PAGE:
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Rushford Library Board architect offers up plans

By Kirsten Zoellner

Mon, Jun 18th, 2012
Posted in Rushford Government

Acting on the council’s last direction to seek out preliminary plans for the renovation of the Tew Memorial Library, the Library Board and architect Val Schute, of River Architects, presented viable options at last Monday’s council meeting. At last direction, the council had insisted that the board seek plans for the upper level of the building only and with a funding level capped at $600,000. That didn’t stop Shute from offering up two potential designs.

“I know I’m testing you, pushing you here, but what I’ve tried to do is to show what some more gets you,” noted Schute. “As an editorial comment, what hits me, and it’s a big deal, is that size of a project is determined by taking the current collection, plus a two percent increase each year for 20 years to allow for growth. The library has become just a repository for books. There’s no room for other pieces that make a present day library,” he continued. “In a twist for me, I’m not sure I was convinced when we began, that we would have a library that made sense. But now, I don’t feel like we forced it. How the library works seems to be logical. I didn’t expect to be saying that.”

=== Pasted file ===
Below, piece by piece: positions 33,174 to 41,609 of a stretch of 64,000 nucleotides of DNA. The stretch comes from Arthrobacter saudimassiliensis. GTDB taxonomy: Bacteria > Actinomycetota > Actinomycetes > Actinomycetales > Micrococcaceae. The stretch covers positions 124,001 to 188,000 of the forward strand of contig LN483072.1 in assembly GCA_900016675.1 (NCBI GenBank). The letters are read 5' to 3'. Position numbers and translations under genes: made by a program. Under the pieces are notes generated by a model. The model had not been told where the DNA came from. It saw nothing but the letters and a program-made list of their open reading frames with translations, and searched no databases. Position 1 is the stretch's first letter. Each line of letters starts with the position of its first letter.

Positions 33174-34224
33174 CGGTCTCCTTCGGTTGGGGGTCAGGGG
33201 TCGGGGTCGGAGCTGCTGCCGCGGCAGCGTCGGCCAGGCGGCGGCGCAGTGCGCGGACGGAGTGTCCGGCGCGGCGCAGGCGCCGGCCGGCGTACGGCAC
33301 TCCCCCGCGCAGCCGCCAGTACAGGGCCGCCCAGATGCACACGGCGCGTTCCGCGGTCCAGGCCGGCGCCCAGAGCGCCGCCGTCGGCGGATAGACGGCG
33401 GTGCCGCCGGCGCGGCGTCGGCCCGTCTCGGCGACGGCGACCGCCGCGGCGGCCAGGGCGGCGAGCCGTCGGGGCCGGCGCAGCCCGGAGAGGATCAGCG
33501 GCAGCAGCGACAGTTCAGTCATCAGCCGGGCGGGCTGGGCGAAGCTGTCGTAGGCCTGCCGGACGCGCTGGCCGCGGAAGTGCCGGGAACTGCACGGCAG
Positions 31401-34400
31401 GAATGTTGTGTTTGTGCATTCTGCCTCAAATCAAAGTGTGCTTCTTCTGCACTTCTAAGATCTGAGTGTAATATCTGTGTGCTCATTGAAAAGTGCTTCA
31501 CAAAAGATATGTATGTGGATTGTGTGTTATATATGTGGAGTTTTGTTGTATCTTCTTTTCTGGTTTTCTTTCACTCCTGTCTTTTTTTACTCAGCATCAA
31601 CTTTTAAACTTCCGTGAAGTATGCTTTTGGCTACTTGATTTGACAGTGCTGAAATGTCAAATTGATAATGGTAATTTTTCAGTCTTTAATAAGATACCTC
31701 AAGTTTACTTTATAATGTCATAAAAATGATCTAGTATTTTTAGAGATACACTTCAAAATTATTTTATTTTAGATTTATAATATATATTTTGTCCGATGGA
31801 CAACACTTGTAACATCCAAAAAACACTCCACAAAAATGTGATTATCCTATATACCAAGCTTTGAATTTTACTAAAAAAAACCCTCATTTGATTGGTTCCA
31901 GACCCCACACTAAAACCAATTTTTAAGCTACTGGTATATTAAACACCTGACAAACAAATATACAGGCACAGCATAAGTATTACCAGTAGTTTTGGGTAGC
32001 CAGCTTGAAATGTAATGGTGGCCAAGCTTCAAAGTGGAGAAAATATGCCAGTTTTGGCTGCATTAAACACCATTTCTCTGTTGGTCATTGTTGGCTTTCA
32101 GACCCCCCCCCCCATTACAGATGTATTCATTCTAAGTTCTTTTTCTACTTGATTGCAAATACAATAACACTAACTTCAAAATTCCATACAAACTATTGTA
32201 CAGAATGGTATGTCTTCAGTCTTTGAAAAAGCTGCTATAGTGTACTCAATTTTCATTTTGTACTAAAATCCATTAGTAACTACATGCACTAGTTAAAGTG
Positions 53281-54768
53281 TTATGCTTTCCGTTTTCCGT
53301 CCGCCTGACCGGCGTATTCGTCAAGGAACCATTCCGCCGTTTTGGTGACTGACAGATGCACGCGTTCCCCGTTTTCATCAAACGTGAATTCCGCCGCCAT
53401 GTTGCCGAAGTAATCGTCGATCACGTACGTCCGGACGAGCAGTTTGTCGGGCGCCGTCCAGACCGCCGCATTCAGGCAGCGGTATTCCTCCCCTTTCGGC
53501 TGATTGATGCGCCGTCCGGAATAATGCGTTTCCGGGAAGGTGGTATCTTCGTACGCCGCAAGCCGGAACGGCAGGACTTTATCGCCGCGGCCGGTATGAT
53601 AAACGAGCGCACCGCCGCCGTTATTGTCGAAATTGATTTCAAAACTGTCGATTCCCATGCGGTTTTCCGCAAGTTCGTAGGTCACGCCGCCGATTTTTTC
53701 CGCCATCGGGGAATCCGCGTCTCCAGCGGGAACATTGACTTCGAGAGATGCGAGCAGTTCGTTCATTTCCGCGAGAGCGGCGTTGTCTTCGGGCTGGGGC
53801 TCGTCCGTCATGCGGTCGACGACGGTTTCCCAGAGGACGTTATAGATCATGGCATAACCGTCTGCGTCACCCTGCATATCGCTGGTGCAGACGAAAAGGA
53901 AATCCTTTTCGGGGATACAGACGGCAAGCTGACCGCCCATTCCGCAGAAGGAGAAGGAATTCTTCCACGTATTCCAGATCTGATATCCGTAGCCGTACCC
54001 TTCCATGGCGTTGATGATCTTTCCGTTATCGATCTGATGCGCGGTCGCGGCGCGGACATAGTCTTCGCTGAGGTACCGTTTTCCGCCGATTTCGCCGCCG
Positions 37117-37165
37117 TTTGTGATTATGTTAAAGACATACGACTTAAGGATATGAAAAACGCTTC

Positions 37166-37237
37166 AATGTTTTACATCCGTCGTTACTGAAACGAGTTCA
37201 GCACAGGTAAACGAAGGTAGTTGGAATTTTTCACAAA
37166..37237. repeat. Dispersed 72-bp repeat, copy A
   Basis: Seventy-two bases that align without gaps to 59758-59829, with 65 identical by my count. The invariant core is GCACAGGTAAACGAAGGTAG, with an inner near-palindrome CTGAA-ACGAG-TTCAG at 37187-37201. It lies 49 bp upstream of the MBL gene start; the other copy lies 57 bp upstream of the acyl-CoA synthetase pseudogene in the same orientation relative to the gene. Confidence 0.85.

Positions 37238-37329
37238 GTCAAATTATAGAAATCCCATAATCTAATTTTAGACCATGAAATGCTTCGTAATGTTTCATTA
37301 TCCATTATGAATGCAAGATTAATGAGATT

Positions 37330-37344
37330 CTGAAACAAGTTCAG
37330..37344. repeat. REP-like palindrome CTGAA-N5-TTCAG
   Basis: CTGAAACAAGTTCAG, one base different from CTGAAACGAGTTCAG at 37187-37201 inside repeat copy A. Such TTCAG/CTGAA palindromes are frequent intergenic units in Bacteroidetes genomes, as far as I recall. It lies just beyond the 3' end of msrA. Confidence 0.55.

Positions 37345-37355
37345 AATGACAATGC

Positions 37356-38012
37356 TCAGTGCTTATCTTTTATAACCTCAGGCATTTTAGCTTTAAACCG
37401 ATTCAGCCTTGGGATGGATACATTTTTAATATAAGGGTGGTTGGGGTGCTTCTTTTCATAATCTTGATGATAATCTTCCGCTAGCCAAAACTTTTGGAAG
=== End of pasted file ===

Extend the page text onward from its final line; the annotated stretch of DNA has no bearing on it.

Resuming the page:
Option one includes the renovation of the first floor only of the Tew building. At an estimated $457,000, the plan falls under the limit set two weeks ago by the council. However, it puts the library collection in a pinch. Library Director Susan Hart has indicated, on multiple occasions, that the current collection is 26,367 items. Option one would only allow for 83 percent of that collection, or 21,990 items. Schute specified that the latter figure is a “weeded” number, meaning what remains after select reduction in materials which haven’t been active in circulation. This is typically done only when needed, as Schute noted, but Director Hart goes through the intensive process annually.

“We’ve had to,” Hart stressed. “It’s not easy. What do you get rid of? Shakespeare? Where the Red Fern Grows, just because it hasn’t been checked out recently? In my experience, right after you weed it out, someone needs it. Also, all the materials have been bought by taxpayer dollars. It’s hard to just say, ‘It’s not worth it anymore.’” What’s more, the SELCO inter-library transfers to the Rushford library are not factored into circulation numbers and Rushford both sends and receives a great deal of them.